Soil fertility is a complex topic. It's one that initially seems simple; what could possibly be complicated about dirt and what plants eat? Especially when one has the background, as I did, coming from a University system that, when I was there in the late 80's, catered to a growing agribusiness mentality and was still entrenched in the mindset of soil testing, charts showing a crop's desired diet, and then adding any elements in short supply in the most economical and directly available way. Don't get me wrong: I strongly advise testing your soil. The problem is that the result of this mindset has been the continued degradation of large tracts of some of our most precious soils using what I would consider to be brutal fertilizers. While these are not generally used in the home garden, they help make a good point: We should be feeding our soils and promoting a healthy soil ecology which in turn takes advantage of the soil's natural ability to hold water, nutrients, and increase good tilth through increased humus content and the resulting aggregation of soil particles. Feeding the plants with fast acting and strong fertilizers can do harm to the soil ecology and over time, reduce the amount of humus, lowering soil fertility.
Anhydrous ammonia, a vapor that has a whopping 82% nitrogen content, can be injected into the soil to boost the amount of yield you get out of each acre. Unfortunately, pumping that much nitrogen directly into the soil, although it can be argued that it DOES increase microbial activity after several weeks, has some side effects that are not so great: The excess nitrogen promotes rapid decomposition of whatever organic matter is in the soil. The acidity of the soil also plummets and is usually neutralized by adding lime -1.8 times as much as the nitrogen added! These reduce soil aggregation and results in compacted soils.
Muriate of Potash, containing up to 60% Potassium also seems like a magic bullet until you realize that it (Potassium chloride) also contains over 47% chloride -salt! Sodium nitrate, sometimes referred to as Chilean nitrate, is also highly saline. Salt degrades aggregation. It also can literally suck water out of plant tissue through osmosis.
So if the "big guns" of conventional fertilizer backfire on us, and the answer instead really lies in building and maintaining humus, the desire to understand what is really going on leads us to the complex web of life in the rhizophere- the magical area surrounding plant roots where interactions of root secretions, microorganisms and mycorhizal fungi- and even interactions with earthworms! The more I learn about this complex system that is always in flux, the more I realize how little we really understand. Instead of the conventional mindset of replacing mineral elements, the new mindset is more like micro wildlife management where we have to supply food for all the organisms, keep them protected from excess solar exposure, erosion, drastic swings in moisture content, pH, or temperature extremes.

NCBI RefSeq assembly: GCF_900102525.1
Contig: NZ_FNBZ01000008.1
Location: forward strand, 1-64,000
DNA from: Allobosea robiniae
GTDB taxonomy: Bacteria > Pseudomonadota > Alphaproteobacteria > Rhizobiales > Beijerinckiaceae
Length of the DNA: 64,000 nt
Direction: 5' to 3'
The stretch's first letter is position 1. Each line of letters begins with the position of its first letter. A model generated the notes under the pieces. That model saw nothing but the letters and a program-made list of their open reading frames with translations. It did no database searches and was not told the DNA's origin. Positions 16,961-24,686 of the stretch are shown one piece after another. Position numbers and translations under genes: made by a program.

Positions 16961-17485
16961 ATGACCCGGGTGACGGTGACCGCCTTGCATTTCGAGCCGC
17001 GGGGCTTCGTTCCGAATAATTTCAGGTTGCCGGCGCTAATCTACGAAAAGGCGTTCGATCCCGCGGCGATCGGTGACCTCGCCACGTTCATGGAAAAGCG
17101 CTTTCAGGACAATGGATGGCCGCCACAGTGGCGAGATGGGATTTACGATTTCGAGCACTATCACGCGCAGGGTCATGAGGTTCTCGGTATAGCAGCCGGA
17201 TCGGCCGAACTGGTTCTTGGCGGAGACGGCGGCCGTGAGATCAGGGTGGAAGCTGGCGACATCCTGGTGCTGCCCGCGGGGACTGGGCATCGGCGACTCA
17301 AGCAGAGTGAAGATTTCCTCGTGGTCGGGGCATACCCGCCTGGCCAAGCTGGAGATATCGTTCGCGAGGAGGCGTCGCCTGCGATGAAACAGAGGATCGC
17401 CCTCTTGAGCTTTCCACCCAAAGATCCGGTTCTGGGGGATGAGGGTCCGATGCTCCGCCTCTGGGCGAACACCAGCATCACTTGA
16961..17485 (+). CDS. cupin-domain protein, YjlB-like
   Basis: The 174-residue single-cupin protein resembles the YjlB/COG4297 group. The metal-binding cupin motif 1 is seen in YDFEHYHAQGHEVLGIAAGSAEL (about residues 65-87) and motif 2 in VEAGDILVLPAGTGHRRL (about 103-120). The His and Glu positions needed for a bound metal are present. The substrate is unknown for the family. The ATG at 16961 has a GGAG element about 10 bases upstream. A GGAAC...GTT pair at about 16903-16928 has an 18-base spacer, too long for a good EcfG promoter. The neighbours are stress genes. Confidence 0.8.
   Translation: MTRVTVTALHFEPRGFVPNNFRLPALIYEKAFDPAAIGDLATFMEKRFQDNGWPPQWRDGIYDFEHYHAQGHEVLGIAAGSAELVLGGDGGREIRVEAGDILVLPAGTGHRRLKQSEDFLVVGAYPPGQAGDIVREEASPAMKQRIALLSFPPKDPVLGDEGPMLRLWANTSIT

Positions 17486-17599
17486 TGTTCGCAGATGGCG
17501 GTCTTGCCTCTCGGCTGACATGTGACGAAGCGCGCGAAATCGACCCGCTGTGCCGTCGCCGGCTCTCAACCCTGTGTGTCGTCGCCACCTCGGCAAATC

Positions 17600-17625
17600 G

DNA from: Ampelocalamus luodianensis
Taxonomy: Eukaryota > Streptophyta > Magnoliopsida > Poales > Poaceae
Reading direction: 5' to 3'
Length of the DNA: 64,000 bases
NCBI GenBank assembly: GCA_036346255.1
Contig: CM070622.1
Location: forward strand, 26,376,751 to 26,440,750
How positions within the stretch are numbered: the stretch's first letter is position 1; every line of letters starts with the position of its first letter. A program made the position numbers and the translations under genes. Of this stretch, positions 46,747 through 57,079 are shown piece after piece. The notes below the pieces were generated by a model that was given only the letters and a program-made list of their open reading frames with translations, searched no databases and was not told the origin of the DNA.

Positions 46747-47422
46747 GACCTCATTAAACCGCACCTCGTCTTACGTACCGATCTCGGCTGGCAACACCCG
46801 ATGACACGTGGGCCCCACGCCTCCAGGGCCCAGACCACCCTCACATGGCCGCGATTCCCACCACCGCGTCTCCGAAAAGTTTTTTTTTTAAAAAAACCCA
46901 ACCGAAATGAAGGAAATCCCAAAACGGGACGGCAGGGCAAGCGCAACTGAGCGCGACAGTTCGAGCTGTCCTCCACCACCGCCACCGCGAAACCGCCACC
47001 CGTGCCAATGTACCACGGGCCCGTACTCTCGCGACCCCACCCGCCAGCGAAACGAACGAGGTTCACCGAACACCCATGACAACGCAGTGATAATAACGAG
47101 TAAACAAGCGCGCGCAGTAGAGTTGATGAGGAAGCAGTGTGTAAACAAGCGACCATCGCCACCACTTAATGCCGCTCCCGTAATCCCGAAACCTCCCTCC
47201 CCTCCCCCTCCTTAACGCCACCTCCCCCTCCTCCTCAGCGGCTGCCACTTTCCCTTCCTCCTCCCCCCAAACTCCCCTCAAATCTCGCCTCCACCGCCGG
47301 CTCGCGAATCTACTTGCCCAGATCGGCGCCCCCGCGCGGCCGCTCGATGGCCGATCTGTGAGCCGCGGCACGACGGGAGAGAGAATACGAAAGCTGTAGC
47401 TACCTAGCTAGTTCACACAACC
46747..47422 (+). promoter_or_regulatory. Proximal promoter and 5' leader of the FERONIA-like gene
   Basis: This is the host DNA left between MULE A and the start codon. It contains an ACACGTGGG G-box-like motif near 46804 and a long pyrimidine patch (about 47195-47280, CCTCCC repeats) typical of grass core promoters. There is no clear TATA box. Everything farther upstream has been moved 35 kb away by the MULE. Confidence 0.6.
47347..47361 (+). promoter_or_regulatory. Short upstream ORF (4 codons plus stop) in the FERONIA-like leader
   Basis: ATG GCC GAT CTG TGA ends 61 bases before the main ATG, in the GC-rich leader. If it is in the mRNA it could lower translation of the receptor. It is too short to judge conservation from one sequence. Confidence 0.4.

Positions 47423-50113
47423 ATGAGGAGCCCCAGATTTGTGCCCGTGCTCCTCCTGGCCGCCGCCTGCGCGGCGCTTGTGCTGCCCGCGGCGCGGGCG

Earthworms enjoy a steady food supply. In agriculture this means reducing or eliminating discing, plowing, and tilling, adding manure, growing cover crops, and keeping as much crop residue on the surface as possible. In the garden it means not tilling and adding lots of compost and regular layers of mulch. A happy population of earthworms are said to process 20,000 lbs of top soil per acre per year, increase the water infiltration rate by up to 10 times, and stimulate plant growth (from: ATTRA Sustainable Soil Management by Preston Sullivan)
"... it may be doubted if there are any other animals which have played such an important part in the history of the world as these lowly organized creatures." -Charles Darwin's take on earthworms after careful study.